Understanding Tibet

In all the world, there is no other place like Tibet. This mysterious land is larger than the states of Texas and California combined, and is unique for its altitude, extreme weather, vast pastureland and distinct form of Buddhism.

Tibet is home for some of the oldest people groups in China, and has drawn spiritual seekers for centuries. Unfortunately, the truth of Jesus Christ has been kept out of the land for hundreds of years.

The Tibetans are one of the 55 minority people groups of Mainland China. According to the 2000 census, there are about 5.4 million Tibetans in China, with about half in the Tibet Autonomous Region. Tibetans are also found in the provinces of Sichuan, Qinghai, Gansu and Yunnan. They are called Zang inside China.


The Tibetans originally lived along the banks of the Yarlung-Zangbo River.

In the seventh century Songzen Gampo established the first great Tibetan state. At that time the Tibetans began to have greater contact with the Han Chinese.

In 641 the king married the Han princess Wen Cheng of the Tang Dynasty, establishing friendly relations between the groups for many years.

Ruled by Buddhist lamas since the 7th century, Tibet was conquered by the Mongols in the 13th century and the Manchus in the 18th. Although independence was regained after a revolt in 1912, by 1951 China had resumed control.

In 1965 the Tibet Autonomous Region was established. There has been serious political unrest in recent years, as Tibetans call for independence from Chinese rule.

In some rural Tibetan areas, people build stone houses on sunny slopes and live on the second floor, leaving the first floor for animals or storage. Other farmers, particularly in the drier north, build houses of packed dirt. Every house has a courtyard. In the pastures, people live in tents woven from yak hair that provides coolness in summer and warmth in winter.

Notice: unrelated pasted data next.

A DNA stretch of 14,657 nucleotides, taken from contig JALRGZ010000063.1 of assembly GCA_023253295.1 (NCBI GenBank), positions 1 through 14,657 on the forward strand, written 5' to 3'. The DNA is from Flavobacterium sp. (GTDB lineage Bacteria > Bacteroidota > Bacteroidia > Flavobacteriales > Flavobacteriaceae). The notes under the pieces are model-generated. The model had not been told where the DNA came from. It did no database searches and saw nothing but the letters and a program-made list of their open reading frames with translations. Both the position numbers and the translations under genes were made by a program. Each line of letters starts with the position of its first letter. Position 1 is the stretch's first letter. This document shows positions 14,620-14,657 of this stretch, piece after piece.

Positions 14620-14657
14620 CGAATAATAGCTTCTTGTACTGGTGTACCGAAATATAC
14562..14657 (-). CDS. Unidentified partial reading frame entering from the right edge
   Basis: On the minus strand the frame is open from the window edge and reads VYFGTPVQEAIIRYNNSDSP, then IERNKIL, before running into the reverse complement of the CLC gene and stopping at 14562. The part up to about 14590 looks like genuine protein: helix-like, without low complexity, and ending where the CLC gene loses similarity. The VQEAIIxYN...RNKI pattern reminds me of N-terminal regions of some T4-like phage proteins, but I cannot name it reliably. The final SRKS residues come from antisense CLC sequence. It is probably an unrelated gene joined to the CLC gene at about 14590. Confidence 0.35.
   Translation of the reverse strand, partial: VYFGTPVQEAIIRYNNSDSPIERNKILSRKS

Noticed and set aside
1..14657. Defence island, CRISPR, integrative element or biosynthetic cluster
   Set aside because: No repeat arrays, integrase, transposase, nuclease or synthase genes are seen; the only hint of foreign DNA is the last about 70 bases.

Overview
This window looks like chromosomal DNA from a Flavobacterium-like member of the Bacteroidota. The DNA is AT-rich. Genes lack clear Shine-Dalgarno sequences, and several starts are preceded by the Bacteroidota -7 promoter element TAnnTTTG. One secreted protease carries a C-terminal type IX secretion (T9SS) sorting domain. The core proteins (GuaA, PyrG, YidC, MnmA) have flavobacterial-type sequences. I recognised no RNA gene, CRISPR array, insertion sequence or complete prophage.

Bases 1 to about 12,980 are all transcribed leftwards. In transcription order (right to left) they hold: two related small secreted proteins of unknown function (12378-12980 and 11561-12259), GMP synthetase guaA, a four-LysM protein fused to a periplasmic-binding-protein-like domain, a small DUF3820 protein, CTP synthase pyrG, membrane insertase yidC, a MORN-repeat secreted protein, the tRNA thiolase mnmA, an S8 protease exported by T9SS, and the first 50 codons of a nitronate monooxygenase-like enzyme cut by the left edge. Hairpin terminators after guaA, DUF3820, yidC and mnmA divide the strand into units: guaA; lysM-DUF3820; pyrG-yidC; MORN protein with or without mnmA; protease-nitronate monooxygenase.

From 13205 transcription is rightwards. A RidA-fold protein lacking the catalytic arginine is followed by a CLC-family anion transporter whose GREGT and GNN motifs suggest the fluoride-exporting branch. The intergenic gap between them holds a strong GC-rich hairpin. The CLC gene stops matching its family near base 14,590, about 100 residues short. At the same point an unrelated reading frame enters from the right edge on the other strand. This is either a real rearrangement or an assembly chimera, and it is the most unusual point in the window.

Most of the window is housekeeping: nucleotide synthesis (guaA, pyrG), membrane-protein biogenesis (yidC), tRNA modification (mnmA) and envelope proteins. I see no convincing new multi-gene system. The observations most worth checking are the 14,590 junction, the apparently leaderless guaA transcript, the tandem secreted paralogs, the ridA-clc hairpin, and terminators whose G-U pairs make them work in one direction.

Parched barley mixed with tea, known as zanba, is a staple of the nomad Tibetan diet. Butter tea and milk tea are common beverages. The Tibetans are good dancers and singers, with Tibetan New Year being the most important holiday. Special religious ceremonies commemorate the ‘Enlightenment of Buddha’ and other important religious events.


Tibetan is a Tibeto-Burman language with written script. There are three distinct dialect areas: Lhasa, Kham (Kang) and Amdo (Anduo).


The main economic activities are agriculture, animal husbandry and industry (carpets and farm machinery). Situated on the Qinghai-Tibet Plateau, the greater Tibetan area contains one of the five largest pasturelands in China. A type of cold and drought-resistant barley, which grows quickly, is the main crop.

The Tibetans are Lamaist Buddhists. Buddhism began to be firmly established in Tibet around 620 AD, with the main Buddhist missionaries coming from India.

The king at that time believed in Buddhism and had monasteries built and Buddhist scriptures translated. Sharp and intense conflict arose between Buddhism and the aboriginal Bon religion. In its several-hundred-year struggle with the Bon religion, Buddhism finally prevailed.